Passions flame over kebabs
Around Glendale, restaurateur Vrej Sarkissian is known as one of the kings of kebab.
There’s little pretense about his seasoning -- a little salt, pepper, chopped onions and extra virgin olive oil. But Sarkissian says his skewers stand out the moment they meet the smoky charcoal grill he set up outside his busy establishment.
He lets his chicken, beef and pork sit about 15 minutes on thick steel grates, two inches above a bed of smoldering mesquite-flavored charcoal. The dense smoke and flame-ups coat the meat with a char and flavor he never achieved indoors with a gas grill, he said.
“People can always tell the difference,” said Sarkissian, owner of Anoush Banquets & Catering. “They want the original flavor of home.”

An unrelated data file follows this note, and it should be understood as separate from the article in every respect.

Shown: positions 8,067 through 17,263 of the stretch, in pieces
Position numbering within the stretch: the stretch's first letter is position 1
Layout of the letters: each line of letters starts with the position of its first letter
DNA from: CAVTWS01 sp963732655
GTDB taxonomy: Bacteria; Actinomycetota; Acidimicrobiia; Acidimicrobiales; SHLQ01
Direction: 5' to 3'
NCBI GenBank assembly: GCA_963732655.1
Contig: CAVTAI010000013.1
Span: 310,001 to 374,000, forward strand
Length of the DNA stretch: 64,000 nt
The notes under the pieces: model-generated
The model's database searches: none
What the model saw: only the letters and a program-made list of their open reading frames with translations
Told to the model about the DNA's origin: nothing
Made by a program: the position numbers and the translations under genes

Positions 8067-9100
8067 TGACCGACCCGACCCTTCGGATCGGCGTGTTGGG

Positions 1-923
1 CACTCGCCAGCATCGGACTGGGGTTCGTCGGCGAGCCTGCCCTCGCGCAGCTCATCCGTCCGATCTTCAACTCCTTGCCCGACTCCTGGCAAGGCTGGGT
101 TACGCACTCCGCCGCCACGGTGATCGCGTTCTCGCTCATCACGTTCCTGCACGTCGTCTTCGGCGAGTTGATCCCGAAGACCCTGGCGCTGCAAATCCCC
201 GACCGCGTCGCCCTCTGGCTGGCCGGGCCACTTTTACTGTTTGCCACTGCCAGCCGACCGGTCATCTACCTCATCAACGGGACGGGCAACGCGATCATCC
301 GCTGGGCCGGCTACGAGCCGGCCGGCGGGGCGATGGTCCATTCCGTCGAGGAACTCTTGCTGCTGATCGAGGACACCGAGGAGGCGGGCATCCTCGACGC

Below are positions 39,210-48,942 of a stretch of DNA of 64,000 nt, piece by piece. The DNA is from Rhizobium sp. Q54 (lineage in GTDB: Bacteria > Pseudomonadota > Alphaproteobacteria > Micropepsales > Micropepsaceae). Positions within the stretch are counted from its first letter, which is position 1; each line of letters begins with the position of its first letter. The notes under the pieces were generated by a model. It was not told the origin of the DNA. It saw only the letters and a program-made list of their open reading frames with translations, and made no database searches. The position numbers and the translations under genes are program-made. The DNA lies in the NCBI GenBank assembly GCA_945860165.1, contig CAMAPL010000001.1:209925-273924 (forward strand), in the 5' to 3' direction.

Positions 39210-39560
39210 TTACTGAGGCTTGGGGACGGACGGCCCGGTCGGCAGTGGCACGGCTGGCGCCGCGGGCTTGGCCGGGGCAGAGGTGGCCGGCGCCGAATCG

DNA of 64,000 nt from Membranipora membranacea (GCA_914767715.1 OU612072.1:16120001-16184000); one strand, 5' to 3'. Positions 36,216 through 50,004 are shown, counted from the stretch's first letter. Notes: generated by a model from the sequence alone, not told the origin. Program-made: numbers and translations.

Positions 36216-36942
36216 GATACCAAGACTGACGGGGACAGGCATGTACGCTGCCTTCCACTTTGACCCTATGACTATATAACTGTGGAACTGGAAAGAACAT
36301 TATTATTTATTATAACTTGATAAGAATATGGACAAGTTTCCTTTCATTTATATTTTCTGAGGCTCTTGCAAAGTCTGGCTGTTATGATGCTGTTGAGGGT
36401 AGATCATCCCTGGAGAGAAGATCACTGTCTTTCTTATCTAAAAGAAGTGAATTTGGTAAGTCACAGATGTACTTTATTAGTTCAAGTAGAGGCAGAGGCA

But in his quest for the perfect kebab, Sarkissian and other Armenian chefs have become unwitting outlaws.
That’s because Glendale, a city with the largest Armenian population in the United States, doesn’t allow restaurants to grill food outdoors. Instead, chefs are told to cook their meats indoors on kitchen gas grills -- something serious kebab cookers like Sarkissian loathe.
In recent weeks, the question of outdoor grilling has become a divisive political issue in Glendale. The city, which is 40% Armenian, elected an Armenian majority -- three out of the five members -- to the City Council last year, and part of their agenda was to allow restaurants to grill outdoors. But they have been unable so far to win the four votes needed for passage -- something some Armenians consider a slap at their culture.
“This is the epicenter for fine Armenian cuisine,” said a frustrated Councilman Ara Najarian, who believes that the grilling rules are stymieing the development of Glendale’s dining scene.
“Most Armenians are highly sophisticated, and they demand the best. A second-rate restaurant would not make it in Glendale,” he said. “It’s developed into a gourmet war between these folks. I once saw a place serve a flaming rack of lamb.”